Pledge (and Hedge) Allegiance to the Company

Rock Center for Corporate Governance at Stanford University Closer Look Series: Topics, Issues and Controversies in Corporate Governance No. CGRP-11

6 Pages Posted: 11 Oct 2010 Last revised: 1 Oct 2013

See all articles by David F. Larcker

David F. Larcker

Stanford University - Graduate School of Business

Brian Tayan

Stanford University - Graduate School of Business

Date Written: October 11, 2010

Abstract

Companies include equity in a compensation package to align the interests of management with those of shareholders. It is not uncommon for an executive who has been employed at a company for many years to accumulate a substantial dollar ownership position in the company. With a concentration of wealth in a single financial asset, the executive may want to limit his or her exposure by hedging a portion of the position through financial instruments or pledging shares as collateral for a loan.

While there are many reasons why a board may want to allow an executive to hedge or pledge an equity ownership position, there are also many reasons why this may be a cause for concern. We examine these issues in detail.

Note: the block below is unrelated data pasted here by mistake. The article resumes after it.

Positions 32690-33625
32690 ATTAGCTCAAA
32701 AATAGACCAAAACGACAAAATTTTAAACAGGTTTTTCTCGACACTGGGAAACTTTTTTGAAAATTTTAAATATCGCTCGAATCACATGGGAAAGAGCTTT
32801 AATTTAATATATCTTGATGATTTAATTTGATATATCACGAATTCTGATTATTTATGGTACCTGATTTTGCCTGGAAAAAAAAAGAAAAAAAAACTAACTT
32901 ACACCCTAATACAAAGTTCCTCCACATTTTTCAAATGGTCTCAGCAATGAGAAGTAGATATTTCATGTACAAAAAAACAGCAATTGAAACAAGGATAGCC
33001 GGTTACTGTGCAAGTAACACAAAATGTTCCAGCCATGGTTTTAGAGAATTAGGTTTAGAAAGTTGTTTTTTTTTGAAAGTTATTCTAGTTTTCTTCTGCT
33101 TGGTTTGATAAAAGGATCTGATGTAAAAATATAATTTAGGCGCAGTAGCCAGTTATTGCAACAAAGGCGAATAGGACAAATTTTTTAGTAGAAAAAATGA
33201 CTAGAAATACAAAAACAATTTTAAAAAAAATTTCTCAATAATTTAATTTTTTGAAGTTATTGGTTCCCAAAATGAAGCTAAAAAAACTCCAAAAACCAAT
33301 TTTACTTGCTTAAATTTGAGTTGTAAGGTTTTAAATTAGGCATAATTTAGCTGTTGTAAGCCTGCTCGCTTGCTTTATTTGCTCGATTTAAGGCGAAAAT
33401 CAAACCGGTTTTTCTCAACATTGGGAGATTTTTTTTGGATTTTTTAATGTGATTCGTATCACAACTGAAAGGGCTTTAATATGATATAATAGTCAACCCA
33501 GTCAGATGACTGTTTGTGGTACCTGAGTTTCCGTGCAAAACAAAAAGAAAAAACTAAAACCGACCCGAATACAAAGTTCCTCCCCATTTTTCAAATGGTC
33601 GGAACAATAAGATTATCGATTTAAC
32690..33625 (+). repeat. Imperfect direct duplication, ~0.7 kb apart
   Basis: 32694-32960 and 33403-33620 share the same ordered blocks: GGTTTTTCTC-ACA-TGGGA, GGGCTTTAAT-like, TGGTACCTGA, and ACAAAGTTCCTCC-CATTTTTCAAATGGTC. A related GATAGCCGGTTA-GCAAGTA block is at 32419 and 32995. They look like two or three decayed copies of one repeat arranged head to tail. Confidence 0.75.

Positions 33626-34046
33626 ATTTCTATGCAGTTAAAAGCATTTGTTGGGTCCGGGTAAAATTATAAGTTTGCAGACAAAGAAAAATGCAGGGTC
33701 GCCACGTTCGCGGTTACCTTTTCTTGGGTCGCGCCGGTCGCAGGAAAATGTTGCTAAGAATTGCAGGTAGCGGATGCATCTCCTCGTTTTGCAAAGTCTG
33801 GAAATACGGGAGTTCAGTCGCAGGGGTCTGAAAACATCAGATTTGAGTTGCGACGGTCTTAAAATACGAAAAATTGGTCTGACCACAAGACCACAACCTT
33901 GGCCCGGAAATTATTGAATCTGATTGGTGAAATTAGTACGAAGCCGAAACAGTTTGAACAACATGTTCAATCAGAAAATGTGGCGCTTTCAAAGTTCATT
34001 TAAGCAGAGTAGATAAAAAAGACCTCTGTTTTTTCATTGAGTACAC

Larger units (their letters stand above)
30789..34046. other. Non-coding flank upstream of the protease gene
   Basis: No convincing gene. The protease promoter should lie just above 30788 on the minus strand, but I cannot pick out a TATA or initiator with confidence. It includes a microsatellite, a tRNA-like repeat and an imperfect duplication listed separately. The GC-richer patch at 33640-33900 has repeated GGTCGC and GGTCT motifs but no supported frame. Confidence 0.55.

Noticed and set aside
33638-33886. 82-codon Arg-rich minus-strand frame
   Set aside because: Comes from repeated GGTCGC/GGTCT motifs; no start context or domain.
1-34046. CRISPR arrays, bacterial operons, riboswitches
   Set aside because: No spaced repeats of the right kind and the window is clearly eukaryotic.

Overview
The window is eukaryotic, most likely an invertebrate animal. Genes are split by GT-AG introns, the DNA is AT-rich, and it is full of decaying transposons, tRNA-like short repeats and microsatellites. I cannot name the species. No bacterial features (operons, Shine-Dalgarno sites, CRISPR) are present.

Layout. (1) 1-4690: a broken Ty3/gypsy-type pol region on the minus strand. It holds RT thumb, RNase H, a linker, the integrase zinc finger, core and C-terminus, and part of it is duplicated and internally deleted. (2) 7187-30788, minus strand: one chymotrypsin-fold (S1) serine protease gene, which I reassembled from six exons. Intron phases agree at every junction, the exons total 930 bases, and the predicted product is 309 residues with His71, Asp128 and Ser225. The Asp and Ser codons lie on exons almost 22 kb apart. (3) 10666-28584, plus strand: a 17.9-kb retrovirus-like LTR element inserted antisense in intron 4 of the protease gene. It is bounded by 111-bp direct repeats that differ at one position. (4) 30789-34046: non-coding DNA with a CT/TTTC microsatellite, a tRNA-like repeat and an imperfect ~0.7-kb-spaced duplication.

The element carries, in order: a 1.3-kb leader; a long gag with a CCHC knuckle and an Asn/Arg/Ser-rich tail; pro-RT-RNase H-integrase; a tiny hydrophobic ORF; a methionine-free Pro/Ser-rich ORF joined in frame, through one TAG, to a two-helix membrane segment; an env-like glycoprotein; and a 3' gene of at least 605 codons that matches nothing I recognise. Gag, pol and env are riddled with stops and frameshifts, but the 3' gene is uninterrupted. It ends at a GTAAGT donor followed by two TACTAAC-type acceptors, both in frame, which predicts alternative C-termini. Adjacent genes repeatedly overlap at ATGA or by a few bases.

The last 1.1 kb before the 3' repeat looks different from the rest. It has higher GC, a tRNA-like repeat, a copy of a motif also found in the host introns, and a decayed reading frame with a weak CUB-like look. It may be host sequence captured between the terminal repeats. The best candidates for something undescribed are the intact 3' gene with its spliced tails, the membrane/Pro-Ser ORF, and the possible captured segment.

Can boards explain why they do or do not allow executive hedging? If an executive has hedged the equity position, why does the board continue to grant new equity and not cash?

Topics, Issues and Controversies in Corporate Governance and Leadership: The Closer Look series is a collection of short case studies through which we explore topics, issues, and controversies in corporate governance. In each study, we take a targeted look at a specific issue that is relevant to the current debate on governance and explain why it is so important. Larcker and Tayan are co-authors of the book Corporate Governance Matters, and A Real Look at Real World Corporate Governance.

Keywords: executive compensation, equity hedging, equity pledging, hedging, pledging

JEL Classification: G30, G34

Suggested Citation

Larcker, David F. and Tayan, Brian, Pledge (and Hedge) Allegiance to the Company (October 11, 2010). Rock Center for Corporate Governance at Stanford University Closer Look Series: Topics, Issues and Controversies in Corporate Governance No. CGRP-11. Available at SSRN: https://ssrn.com/abstract=1690746 or http://dx.doi.org/10.2139/ssrn.1690746

David F. Larcker (Contact Author)

Stanford University - Graduate School of Business ( email )

Graduate School of Business
518 Memorial Way
Stanford, CA 94305-5015
United States
650-725-6159 (Phone)

Brian Tayan

Stanford University - Graduate School of Business ( email )

655 Knight Way
Stanford, CA 94305-5015
United States

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